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Author Topic: Ideal 'tuned' exhaust  (Read 5086 times)

Offline peppercorn

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Ideal 'tuned' exhaust
« on: 31/03/2009 18:21:30 »
...bit of a mathematical thought experiment here:

I was trying to picture what the pressure wave in a car exhaust at its ideal (most efficient) RPM.
With four-stroke on four cylinders I reckon the exhaust pressure would be pretty close to a saw-tooth wave.

If this is so, would theoretically a perfect exhaust be an infinite number of tuned pipes (one for each sinusoidal component) - as described by the Fourier transform

http://mathworld.wolfram.com/FourierSeriesSawtoothWave.html

mmmm?


 

lyner

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Ideal 'tuned' exhaust
« Reply #1 on: 31/03/2009 22:54:22 »
If you use a set of resonators, they will 'talk to each other' and the result will be a broader but lower peak in performance. Useful but not 'peaky'.
 

Offline peppercorn

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Ideal 'tuned' exhaust
« Reply #2 on: 01/04/2009 11:53:08 »
If you use a set of resonators, they will 'talk to each other' and the result will be a broader but lower peak in performance. Useful but not 'peaky'.

So your saying having a set up like this - I guess it would look a bit like a church organ - would result in a wider, flatter power curve, yes?

Although, interesting, its not really what I wanted to know, but thinking about how the Fourier Transform works out - here my maths is real rusty, but I think each sine component should have be a frequency multiple of the first wave (ie. harmonics of n=0). On this bases at fixed RPM all waves should be tuned to one length (if the sawtooth model is valid)...

What I was considering was if say the sinusoidal components can be separated then pipes with (super-fast) valves in could be tuned to derive useful work without causing back pressure (as a turbo does for example).

It would be almost unimaginably complex, but as a theory is it correct?
 

lyner

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Ideal 'tuned' exhaust
« Reply #3 on: 01/04/2009 22:37:24 »
Which part of the theory are you trying to invoke?
The time function of the pressure (or the gas flow) variation can be expressed as a sum of harmonics by using the DFT. That will be in addition to (or around) the constant factor - which is the through flow of the gas.

To obtain the maximum gas flow, you have to produce a resonance at the frequency of the exhaust pulses so that the gas can shift out of the cylinder against a low (appropriate) impedance. It seems that you are also thinking in terms of resonating at some of the higher harmonics too (?).
 

Offline turnipsock

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Ideal 'tuned' exhaust
« Reply #4 on: 01/04/2009 23:13:35 »
Two stroke engines use tuned exhasts in order to improve the performance.

http://en.wikipedia.org/wiki/Expansion_chamber
 

lyner

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Ideal 'tuned' exhaust
« Reply #5 on: 01/04/2009 23:17:48 »
peppercorn
I think I see what you are proposing - a temporal filter.
To achieve that, you'd need a set of ports along the exhaust pipe, with valves, operated in sync with the camshaft. Definitely not trivial!!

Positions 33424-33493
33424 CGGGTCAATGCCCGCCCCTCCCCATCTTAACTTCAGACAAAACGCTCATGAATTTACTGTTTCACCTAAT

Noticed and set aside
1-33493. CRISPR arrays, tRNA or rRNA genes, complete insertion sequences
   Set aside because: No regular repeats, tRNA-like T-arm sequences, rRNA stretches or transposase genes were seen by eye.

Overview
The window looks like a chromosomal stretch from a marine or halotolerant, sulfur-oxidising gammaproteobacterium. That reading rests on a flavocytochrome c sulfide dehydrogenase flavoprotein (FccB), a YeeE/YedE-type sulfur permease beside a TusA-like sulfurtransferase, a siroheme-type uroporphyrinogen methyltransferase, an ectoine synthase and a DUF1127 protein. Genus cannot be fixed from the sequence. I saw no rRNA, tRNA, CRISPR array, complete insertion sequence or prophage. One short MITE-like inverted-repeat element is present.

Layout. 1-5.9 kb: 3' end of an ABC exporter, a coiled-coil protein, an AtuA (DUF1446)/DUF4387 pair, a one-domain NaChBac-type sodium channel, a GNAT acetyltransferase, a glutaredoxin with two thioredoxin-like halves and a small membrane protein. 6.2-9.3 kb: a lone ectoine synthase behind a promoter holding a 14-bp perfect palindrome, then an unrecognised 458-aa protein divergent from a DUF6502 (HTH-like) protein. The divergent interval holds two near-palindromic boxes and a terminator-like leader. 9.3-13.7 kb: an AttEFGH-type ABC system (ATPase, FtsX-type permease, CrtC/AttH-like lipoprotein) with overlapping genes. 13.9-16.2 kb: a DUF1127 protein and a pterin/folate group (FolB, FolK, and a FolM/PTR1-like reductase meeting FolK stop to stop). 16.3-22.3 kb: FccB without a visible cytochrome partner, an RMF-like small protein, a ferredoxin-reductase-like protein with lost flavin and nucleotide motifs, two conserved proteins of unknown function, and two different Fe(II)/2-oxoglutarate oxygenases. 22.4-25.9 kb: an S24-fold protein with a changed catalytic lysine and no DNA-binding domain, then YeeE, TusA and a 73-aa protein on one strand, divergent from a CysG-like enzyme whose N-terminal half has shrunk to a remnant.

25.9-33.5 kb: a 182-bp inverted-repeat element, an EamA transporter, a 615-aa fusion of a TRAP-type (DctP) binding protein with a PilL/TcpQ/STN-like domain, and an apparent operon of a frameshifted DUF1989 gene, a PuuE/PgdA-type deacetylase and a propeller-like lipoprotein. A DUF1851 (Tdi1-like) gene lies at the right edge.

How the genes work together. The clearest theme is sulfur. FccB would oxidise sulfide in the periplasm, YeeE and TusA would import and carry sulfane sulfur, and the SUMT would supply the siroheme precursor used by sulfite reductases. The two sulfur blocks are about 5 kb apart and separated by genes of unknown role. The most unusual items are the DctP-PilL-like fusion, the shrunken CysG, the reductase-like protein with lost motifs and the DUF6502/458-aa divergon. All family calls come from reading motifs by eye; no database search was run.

Offline nicephotog

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Ideal 'tuned' exhaust
« Reply #6 on: 03/04/2009 06:44:15 »
Uh! You would do a little better if you properly comprehended a few more things well.
E.g. how 4 stroke and two stroke operate relating revolutions of engine,
360 degrees in two stroke, and 720 degrees in a four stroke.
What a cylinder firing order is e.g. [ 1 5 3 6 2 4 ].
What an exhaust Manifold is, and thus
an extractor or a "hot dog".
Finally with a camshaft, racing and standard,
and the number of degrees the exhaust valve is open during the exhaust stroke.
Venturi effect to the "expansion chamber", alike that for the air through the carburetor.
Are these shapes some sort of threat from picking up the wrong bag of chips from the counter at McDonalds one saturday night??? How much gas you'll.... e.t.c.????
« Last Edit: 03/04/2009 06:48:43 by nicephotog »
 

lyner

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Ideal 'tuned' exhaust
« Reply #7 on: 04/04/2009 18:58:25 »
What is all that about?
 

Offline peppercorn

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Ideal 'tuned' exhaust
« Reply #8 on: 06/04/2009 22:01:11 »
Tis Greek to me!!
 

Offline nicephotog

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Ideal 'tuned' exhaust
« Reply #9 on: 07/04/2009 06:01:09 »
Regardless the wave, you do not get engine performance from tuned exhaust, you get effective extraction of exhaust fumes only, and the only benefit to the intake side of accessing fuel is the inertia generated by vacum from the drag of the expelled exhaust.
   Performance finally comes from the fuel type and its air to fuel ratio balanced properly for the quantity of air taken in at the RPM(lagging intake from inertia and obstruction by the shape of the manifold).

Square wave sounds about right if you want to quibble the only two effective pressures that are ever present massive high pressure or one atmosphere - vacum(around the same).
Also the resonation from the travel along the pipe.
« Last Edit: 07/04/2009 06:26:21 by nicephotog »
 

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Ideal 'tuned' exhaust
« Reply #9 on: 07/04/2009 06:01:09 »

 

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